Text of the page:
Construction Worker Miraculously Survives Iron Rod Piercing His Skull

By Tom Ozimek
Tom Ozimek
Tom Ozimek
Tom Ozimek has a broad background in journalism, deposit insurance, marketing and communications, and adult education. The best writing advice he's ever heard is from Roy Peter Clark: 'Hit your target' and 'leave the best for last.'
April 17, 2019 Updated: April 17, 2019

WARNING: Graphic

A construction worker in India has defied death after being impaled through the skull with a metal rod.

Sanjay Bahe, 21, is recovering after undergoing emergency surgery to remove a piece of rebar that had penetrated his head clean through, CNN reported.

Bahe was working at a construction site on April 10 when he fell headlong into a well, the Daily Mail reported. The young man’s unfortunate fall caused a long iron rod to enter his skull from the right temporal region of his brain to the left frontal region, and then exit out the other side.

He was immediately rushed to an area hospital and into the operating room.

“He was hypertensive,” said Dr. Pramod Giri, a neurosurgeon at the Neuron Brain Spine and Critical Care Centre at Nagpur in Maharashtra, CNN reported. “He was in shock when he was brought in.”

A team of neurosurgeons led by Dr. Giri worked to save the man’s life in a tricky, 90-minute procedure.

The young worker miraculously survived.

“It is indeed a miracle that the man survived". Warning: Graphic content.

Posted by on Monday, April 15, 2019

Dr. Giri was cited by as saying the key to Bahe’s survival was that as the metal rod punctured the man’s head, it missed the “main venous sinus to the brain.”

“Giving anesthesia to the patient in such cases is difficult. We did right by positioning the intubation to maintain vital channels in the brain during the operation,” Dr. Giri said, according to the Daily Mail.

“I performed the surgery with all caution so that damage to the surrounding structures shouldn’t happen,” Dr. Giri added.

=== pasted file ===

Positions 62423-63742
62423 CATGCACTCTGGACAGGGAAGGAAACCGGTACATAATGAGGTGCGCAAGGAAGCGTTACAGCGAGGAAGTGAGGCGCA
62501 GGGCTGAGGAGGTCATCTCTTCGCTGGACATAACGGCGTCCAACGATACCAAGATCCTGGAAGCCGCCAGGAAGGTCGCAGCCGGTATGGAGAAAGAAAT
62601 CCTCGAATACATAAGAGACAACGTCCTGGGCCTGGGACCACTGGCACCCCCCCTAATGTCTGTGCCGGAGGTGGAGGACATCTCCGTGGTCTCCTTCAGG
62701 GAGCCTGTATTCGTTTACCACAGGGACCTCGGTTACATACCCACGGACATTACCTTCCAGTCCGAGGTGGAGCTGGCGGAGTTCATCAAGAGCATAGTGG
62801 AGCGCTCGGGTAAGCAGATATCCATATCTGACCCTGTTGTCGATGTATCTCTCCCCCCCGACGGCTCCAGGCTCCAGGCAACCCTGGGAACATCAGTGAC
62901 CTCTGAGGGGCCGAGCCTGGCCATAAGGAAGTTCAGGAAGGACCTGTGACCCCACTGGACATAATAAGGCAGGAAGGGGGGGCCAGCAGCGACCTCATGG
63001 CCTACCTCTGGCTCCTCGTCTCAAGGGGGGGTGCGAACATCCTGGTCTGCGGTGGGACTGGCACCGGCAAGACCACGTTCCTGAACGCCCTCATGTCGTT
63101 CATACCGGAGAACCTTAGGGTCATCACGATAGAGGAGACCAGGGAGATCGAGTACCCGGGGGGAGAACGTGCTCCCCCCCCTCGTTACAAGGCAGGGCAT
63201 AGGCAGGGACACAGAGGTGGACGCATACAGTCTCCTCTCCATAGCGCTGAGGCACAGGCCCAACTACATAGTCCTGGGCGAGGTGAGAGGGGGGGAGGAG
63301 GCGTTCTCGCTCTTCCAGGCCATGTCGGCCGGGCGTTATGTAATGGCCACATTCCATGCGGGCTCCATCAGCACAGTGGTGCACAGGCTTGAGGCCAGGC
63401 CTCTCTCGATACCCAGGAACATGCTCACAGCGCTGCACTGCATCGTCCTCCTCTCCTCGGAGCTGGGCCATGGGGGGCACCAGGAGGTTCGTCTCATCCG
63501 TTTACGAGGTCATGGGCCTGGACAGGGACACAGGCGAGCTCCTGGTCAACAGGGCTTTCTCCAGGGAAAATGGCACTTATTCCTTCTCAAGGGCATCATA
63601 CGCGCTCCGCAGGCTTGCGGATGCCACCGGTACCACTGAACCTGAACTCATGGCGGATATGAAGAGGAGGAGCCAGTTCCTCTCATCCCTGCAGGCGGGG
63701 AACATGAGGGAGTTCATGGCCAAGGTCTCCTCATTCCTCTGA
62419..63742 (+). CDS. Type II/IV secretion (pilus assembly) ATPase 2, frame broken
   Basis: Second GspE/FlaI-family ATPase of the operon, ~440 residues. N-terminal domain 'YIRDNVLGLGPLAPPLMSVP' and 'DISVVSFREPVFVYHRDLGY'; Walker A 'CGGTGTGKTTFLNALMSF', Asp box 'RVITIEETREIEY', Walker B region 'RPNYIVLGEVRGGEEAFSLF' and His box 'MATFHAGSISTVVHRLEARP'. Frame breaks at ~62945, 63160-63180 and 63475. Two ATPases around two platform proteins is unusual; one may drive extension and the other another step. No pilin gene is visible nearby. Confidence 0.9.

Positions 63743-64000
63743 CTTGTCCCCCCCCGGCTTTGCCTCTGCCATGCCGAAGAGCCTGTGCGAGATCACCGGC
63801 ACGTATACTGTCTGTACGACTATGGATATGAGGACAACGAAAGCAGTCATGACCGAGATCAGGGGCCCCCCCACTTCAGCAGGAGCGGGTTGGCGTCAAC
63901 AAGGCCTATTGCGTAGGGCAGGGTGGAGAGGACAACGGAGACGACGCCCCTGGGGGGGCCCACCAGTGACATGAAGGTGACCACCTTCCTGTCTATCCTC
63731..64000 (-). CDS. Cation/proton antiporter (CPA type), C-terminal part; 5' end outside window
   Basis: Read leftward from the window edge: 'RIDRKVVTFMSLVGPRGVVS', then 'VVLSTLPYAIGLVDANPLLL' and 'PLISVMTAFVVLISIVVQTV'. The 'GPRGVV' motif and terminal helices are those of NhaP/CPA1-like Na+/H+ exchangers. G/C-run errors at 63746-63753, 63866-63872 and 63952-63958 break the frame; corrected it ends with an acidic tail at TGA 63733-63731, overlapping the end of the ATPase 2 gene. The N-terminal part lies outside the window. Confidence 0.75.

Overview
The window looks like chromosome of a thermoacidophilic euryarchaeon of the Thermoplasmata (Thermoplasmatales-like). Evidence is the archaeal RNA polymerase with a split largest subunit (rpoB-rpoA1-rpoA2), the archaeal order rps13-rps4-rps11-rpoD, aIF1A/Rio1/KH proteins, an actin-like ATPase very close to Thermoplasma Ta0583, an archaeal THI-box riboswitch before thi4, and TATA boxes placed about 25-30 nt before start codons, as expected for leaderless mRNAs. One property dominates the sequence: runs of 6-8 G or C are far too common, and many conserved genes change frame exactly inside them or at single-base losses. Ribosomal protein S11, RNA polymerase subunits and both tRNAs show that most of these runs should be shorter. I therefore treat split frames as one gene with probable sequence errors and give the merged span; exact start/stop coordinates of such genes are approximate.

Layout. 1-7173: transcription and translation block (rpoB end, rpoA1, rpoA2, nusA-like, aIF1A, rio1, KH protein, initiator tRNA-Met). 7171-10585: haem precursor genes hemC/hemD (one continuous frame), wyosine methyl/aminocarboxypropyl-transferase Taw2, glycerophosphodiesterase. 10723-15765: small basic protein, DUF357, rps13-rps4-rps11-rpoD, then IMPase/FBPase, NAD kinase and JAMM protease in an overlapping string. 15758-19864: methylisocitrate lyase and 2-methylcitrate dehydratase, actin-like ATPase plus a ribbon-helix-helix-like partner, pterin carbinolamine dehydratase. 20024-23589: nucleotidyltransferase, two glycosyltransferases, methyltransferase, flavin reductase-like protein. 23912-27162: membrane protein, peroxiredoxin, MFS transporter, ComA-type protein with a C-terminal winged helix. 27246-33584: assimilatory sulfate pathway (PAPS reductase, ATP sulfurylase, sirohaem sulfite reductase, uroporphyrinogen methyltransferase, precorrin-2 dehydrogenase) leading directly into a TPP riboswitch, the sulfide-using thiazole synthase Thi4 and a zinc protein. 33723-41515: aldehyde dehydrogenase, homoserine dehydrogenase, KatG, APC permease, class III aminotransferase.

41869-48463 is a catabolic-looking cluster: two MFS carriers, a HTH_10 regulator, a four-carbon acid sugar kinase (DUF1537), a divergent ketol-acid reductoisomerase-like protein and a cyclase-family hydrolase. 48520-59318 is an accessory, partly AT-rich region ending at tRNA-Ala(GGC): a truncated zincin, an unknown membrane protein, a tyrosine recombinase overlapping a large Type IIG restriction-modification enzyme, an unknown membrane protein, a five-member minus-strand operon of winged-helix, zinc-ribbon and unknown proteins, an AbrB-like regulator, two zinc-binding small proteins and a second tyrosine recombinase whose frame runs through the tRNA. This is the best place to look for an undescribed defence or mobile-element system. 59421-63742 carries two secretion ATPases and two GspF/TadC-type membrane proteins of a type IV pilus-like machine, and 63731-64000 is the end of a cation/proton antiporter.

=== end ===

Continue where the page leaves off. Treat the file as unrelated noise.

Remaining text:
The patient faced the threat of meningitis—a potentially deadly infection of the membranes that surround the brain and spinal cord.

“One complication that can take place in such cases is causing meningitis to the patient,” he said.

“Fortunately, he is doing fine after the surgery, and we are also taking care to prevent meningitis,” Dr. Giri wrote in a report titled “Miraculous Escape,” according to CNN.

Man Survives Brain Cancer and Internal Decapitation

In another account of extraordinary survival, an Indiana man who earlier survived brain cancer survived a car crash that left him internally decapitated.

“I have fought for my life this time around, and some days I feel like I still am. God has put me through some crazy stuff, and he’s really testing me,” Brock Meister, of Plymouth, Indiana, said in a statement via Beacon Health System in August.

The 22-year-old man suffered the injury, which separated his skull from his spine, in January.

Brock Meister survived brain cancer and later survived a car crash that left him internally decapitated. (Beacon Health System)
Brock Meister survived brain cancer and later survived a car crash that left him internally decapitated. (Beacon Health System)

“We also just have to think that some people are blessed,” said Dr. Kashif Shaikh, who is a Beacon Medical Group neurosurgeon. “Brock somehow survived a brain tumor as a child, and now, only a few years later, he has survived an almost universally fatal injury. It is truly incredible.”

The news release stated that Meister was having dinner with friends and left in a truck that later hit a patch of black ice, causing the vehicle to roll on the passenger side. His head smashed into the truck window, causing the internal decapitation.

Epoch Times Photo
Brock Meister’s X-ray showing the extent of injuries that needed repair. (Beacon Health System)

“Brock kept trying to get up and the only words he was saying were ‘my neck’ and ‘ambulance.’ I knew that he was in some serious pain and that if it was his neck, I couldn’t let him get up and move,” friend Ryan Topper, who discovered him after the crash, said. “So I just put my hand over his chest and kept him from getting up. I kept talking to him, reassuring him everything was going to be all right, and that he’s ‘my boy, Brock,’ not letting him move until the ambulance showed up.”

Meister was taken to Memorial Hospital in South Bend, Indiana, and doctors stabilized him. They discovered that he suffered a “complete separation of the skull from the spine or internal decapitation,” according to the news release.

According to the National Center for Biotechnology Information, internal decapitation cases have a “relatively high incidence of mortality.”

The surgery was ultimately successful, and Meister was released from the hospital in February 2018. He continued to recover, undergoing physical and occupational therapy.

Epoch Times reporter Jack Phillips contributed to this report.